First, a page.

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September 13, 2007 | From the Associated Press
NFL Commissioner Roger Goodell and union chief Gene Upshaw plan to testify Tuesday at a Senate hearing on the NFL's retirement system and the problems for former players who are disabled from injuries. Sen. Byron Dorgan (D-N.D.) will lead the hearings before the Senate Commerce, Science and Transportation Committee. Other witnesses will include former Chicago coach and tight end Mike Ditka and Hall of Fame running back Gale Sayers.
September 11, 2007 | Noam N. Levey and Richard Simon, Times Staff Writers
With his proposal to end the troop "surge" by next summer, the top U.S. commander in Iraq may have upended the debate in the Capitol, causing both parties to recalibrate their positions. Democrats, who have been struggling all year to force President Bush to begin pulling troops out of Iraq, now face the prospect that he will agree with Army Gen. David H. Petraeus and do just that.
September 7, 2007 | Greg Miller, Times Staff Writer
The U.S. military should reduce its "footprint' in Iraq to counter the impression that it is an occupying force, a prominent retired Marine general said Thursday in congressional testimony that challenged the case for continuing the troop increase backed by the White House. Just days before the U.S. military commander in Iraq is expected to provide a much more upbeat assessment to Congress, Gen. James L. Jones said the high-profile presence of U.S.
September 4, 2007 | Richard Simon, Times Staff Writer
With lawmakers returning today from their summer recess, the Democratic-controlled Congress and the White House are headed for what could be the biggest budget fight in more than a decade -- and both sides are relishing it. "There is going to be a big showdown," said Robert L. Bixby, executive director of the Concord Coalition, a budget watchdog group, "because both sides believe they have something to gain politically. I don't get the sense that either side is interested in compromise."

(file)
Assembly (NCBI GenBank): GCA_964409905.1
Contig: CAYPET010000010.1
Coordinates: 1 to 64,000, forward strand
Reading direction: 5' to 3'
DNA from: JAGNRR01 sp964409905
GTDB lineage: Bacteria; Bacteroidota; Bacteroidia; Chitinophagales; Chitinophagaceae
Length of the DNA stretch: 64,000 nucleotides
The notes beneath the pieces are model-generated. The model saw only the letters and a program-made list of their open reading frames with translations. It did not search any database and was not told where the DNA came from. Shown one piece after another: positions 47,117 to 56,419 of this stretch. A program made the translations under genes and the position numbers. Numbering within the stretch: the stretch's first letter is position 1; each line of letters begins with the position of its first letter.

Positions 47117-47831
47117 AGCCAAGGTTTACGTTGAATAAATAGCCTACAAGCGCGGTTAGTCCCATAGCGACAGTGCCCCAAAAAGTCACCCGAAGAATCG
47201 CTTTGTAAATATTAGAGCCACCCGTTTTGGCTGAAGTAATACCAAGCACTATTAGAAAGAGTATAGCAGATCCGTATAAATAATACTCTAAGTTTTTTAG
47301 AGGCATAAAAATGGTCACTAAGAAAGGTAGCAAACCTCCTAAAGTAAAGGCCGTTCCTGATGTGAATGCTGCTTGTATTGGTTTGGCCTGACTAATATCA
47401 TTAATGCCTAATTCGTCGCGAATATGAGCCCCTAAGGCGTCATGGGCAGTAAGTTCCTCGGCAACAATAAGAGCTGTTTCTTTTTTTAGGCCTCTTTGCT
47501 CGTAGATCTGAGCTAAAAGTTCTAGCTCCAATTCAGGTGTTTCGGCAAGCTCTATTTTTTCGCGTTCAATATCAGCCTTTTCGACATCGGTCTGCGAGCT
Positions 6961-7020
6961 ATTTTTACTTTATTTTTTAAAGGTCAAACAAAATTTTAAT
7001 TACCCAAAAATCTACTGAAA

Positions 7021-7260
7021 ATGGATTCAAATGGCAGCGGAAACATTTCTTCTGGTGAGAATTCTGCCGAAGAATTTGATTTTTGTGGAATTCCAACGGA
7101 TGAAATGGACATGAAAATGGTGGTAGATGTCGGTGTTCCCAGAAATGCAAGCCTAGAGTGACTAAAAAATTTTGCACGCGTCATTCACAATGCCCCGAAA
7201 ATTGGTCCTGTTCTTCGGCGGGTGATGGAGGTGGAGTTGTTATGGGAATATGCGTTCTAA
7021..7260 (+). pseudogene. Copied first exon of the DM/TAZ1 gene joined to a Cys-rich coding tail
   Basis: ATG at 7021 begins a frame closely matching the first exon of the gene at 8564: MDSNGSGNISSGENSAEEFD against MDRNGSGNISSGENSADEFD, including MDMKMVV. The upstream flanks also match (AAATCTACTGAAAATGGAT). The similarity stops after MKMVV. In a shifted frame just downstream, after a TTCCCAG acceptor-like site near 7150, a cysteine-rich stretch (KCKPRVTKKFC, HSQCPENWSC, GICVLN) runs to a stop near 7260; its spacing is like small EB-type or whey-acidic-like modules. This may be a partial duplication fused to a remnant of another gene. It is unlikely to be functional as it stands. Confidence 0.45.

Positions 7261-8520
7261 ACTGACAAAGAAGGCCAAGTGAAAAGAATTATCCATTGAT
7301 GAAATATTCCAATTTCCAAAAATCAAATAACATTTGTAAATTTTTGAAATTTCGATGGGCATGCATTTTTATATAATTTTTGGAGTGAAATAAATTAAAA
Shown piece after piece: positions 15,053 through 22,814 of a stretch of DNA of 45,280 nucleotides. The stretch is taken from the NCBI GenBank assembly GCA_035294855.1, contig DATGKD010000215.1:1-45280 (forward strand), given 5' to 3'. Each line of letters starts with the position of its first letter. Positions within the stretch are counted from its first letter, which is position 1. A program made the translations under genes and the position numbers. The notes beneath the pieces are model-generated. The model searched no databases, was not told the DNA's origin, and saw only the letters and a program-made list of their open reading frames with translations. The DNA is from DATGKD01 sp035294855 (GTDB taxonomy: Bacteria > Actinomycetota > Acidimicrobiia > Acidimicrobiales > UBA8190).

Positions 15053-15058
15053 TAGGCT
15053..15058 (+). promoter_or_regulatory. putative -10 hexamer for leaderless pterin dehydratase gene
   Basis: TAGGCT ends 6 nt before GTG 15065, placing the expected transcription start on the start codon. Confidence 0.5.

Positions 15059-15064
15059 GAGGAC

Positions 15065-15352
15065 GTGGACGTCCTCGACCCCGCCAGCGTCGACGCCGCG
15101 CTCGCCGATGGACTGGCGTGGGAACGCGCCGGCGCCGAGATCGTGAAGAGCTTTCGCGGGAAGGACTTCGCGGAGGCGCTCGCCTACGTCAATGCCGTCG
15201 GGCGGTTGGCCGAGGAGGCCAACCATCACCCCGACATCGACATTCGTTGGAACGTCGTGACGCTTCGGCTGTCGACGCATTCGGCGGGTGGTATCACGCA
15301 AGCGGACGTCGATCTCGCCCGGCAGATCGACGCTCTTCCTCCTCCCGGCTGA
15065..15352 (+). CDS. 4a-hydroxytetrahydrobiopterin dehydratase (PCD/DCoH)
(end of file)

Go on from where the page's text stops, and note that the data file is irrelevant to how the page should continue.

August 20, 2007 | Peter G. Gosselin, Times Staff Writer
washington -- Just a day after Senate Republicans took the lead in scuttling an overhaul of U.S. immigration laws, House Democrats stiff-armed the Bush administration's largest-ever trade deal and declared they would deny the White House the authority it needs to cut more deals.
August 6, 2007 | Noam N. Levey, Times Staff Writer
As the House of Representatives lurched through its last rancorous hours over the weekend, there was much talk of shame and disappointment about the bitter partisanship that seemed to consume Congress ahead of its summer break. But there were few real tears in the Capitol for the current state of affairs.
August 4, 2007 | From the Associated Press
Congressional investigators plan to look into whether Yahoo Inc. executives misrepresented the Internet company's role in the arrest of a Chinese journalist sentenced to a decade in prison. Rep. Tom Lantos (D-Burlingame), chairman of the House Foreign Affairs Committee, ordered the investigation after a human rights group raised questions about what Yahoo knew when it shared information with authorities about Shi Tao.
August 4, 2007 | Noam N. Levey and Nicole Gaouette, Times Staff Writers
The lights went out. The House voting machine crashed. And partisan battling exploded Friday on Capitol Hill, stalling key legislation and casting a lengthening shadow over Democrats' first year of total majority rule since 1994. Throughout what was to be the last day before the summer recess, Democratic leaders scrambled to pass bills to shift U.S. energy policy, authorize surveillance of terrorism suspects and fund the Defense Department for the next fiscal year.
July 29, 2007 | Kathy M. Kristof, Times Staff Writer
Scott Giordano didn't know his identity had been stolen until he decided in 2005 to move to take a new job. He'd put a down payment on a house and quit his job as a San Bernardino firefighter before hearing that he'd failed a background check conducted by the employer that wanted to hire him. The reason: There were nine people, in different parts of the country, employed under his Social Security number.
July 21, 2007 | Peter Spiegel, Times Staff Writer
In Congress, a passionate debate over the war in Iraq ended abruptly in legislative deadlock this week, leaving President Bush free to continue his military buildup into September. But inside the administration, a less visible but no less passionate debate is quietly underway -- over whether the "surge" should continue even longer. Army Gen. David H.
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